Venezuela's socialist president boosted the minimum wage 150 percent Thursday to combat what he called an economic war being waged by the United States as he compared U.S. President Donald Trump to Adolf Hitler.
"Just like Hitler persecuted the Jewish people, Donald Trump persecutes the people of Venezuela," President Nicolas Maduro said.
Maduro further vented his frustrations against U.S. economic sanctions that block Venezuela from financial markets, saying they keep the cash-strapped government from refinancing billions in debts and easing its crisis.
Despite having the world's largest proven oil reserves, Venezuela is in the fifth year of an economic crisis worse than the Great Depression.
Critics blame Venezuela's crash on two decades of failed socialist rule, corruption and mismanagement of the state-run oil company PDVSA.
Maduro, who blames the U.S. and other opponents, said he is helping struggling Venezuelans by boosting the minimum wage to fight inflation that the International Monetary Fund has said could top 1 million percent this year.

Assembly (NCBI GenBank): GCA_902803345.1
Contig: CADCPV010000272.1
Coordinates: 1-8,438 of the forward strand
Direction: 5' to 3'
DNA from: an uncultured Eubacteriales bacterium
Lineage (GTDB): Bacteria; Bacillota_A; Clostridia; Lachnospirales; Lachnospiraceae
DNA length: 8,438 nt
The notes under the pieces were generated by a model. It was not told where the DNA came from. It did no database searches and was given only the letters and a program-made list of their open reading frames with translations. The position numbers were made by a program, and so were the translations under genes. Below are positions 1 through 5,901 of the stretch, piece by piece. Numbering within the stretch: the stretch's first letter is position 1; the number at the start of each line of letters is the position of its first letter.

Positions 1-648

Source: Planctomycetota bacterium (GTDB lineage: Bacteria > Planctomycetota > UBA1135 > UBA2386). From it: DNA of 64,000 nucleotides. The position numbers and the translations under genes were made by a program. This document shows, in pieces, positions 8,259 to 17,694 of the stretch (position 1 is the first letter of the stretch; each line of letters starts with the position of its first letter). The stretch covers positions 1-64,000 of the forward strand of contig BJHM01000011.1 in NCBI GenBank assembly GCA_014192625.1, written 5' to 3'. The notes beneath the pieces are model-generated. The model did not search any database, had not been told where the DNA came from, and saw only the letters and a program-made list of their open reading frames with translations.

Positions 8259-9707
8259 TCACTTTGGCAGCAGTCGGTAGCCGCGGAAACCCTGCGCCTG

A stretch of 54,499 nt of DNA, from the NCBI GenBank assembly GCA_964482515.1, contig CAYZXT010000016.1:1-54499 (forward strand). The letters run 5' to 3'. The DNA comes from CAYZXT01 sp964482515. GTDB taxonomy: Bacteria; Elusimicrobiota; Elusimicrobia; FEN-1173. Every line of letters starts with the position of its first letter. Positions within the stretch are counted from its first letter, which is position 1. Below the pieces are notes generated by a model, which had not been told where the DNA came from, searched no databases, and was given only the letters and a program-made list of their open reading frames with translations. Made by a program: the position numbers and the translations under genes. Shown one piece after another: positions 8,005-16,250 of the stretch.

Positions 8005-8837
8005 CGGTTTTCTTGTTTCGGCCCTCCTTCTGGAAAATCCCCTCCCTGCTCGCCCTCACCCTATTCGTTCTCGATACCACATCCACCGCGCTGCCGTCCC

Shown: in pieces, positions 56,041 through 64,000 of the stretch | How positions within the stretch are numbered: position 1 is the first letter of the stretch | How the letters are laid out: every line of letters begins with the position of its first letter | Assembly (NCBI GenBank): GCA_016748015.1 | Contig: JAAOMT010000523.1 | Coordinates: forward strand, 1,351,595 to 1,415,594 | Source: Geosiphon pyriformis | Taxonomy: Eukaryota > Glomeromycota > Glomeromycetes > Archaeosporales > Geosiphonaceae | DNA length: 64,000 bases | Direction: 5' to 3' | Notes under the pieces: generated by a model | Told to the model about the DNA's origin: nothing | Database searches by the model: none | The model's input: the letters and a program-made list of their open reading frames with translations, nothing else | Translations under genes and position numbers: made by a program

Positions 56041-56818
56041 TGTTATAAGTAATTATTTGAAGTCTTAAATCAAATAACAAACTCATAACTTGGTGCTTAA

The wage increase brings the monthly pay most Venezuelan workers bring home to 4,500 bolivars. That's about $11 on the commonly used black market exchange.
Maduro announced the raise, calling it a correction to his economic recovery plan launched 100 days ago. He recently unveiled new currency in August that lopped off five zeros from previous bank notes.
Officials in the Trump administration consider Venezuela's government a developing dictatorship. Maduro won a second six-year term as president this year in an election that the United States and many countries in Europe and Latin America considered a sham.